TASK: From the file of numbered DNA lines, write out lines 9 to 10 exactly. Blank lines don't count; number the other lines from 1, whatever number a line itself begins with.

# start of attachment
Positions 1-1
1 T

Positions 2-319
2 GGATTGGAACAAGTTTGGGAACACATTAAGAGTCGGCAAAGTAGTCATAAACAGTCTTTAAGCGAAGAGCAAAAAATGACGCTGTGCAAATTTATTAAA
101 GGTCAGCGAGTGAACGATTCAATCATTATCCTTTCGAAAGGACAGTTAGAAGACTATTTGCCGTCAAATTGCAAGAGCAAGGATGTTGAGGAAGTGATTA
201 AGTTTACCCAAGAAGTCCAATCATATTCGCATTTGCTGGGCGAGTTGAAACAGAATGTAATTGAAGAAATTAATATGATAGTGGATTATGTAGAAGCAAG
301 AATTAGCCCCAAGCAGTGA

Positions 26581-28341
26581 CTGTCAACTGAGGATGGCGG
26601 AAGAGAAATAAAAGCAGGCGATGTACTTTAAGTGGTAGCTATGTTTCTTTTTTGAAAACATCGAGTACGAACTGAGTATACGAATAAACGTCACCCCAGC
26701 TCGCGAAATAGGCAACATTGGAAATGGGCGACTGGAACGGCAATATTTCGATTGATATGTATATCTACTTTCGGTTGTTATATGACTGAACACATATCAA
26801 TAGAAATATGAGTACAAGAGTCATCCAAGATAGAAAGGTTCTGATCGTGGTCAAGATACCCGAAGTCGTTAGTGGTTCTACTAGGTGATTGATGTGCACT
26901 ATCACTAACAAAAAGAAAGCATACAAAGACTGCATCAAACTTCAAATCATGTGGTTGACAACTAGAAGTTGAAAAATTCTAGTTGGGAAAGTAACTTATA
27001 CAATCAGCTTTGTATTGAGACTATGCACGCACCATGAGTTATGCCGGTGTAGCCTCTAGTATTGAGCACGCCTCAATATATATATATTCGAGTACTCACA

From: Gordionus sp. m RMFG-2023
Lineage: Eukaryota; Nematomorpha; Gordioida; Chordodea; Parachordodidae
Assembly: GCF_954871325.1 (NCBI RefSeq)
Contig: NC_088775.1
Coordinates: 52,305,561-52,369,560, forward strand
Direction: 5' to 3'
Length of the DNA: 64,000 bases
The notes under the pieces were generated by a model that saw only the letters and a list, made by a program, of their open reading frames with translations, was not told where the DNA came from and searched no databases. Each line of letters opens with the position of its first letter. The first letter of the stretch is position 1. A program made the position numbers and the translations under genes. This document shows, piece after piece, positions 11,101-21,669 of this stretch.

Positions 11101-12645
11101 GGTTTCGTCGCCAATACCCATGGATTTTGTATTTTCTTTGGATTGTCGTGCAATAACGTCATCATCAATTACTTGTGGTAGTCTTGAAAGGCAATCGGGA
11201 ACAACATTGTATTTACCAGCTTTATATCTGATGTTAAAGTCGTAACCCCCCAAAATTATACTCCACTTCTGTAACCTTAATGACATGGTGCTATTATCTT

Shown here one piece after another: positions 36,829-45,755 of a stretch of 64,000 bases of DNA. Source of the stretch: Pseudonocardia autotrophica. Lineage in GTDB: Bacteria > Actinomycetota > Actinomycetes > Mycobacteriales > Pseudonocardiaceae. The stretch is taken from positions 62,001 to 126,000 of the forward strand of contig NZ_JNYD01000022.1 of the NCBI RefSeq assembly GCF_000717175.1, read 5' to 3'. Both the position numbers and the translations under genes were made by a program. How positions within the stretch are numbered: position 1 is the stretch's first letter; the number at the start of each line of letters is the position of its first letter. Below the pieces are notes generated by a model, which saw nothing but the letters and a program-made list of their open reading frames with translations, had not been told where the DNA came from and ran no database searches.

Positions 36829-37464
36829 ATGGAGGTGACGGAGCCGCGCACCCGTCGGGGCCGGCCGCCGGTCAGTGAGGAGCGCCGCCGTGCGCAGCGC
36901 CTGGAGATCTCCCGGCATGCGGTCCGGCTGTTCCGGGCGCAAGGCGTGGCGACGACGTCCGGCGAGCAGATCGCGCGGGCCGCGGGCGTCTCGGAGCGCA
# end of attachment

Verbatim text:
26581 CTGTCAACTGAGGATGGCGG
26601 AAGAGAAATAAAAGCAGGCGATGTACTTTAAGTGGTAGCTATGTTTCTTTTTTGAAAACATCGAGTACGAACTGAGTATACGAATAAACGTCACCCCAGC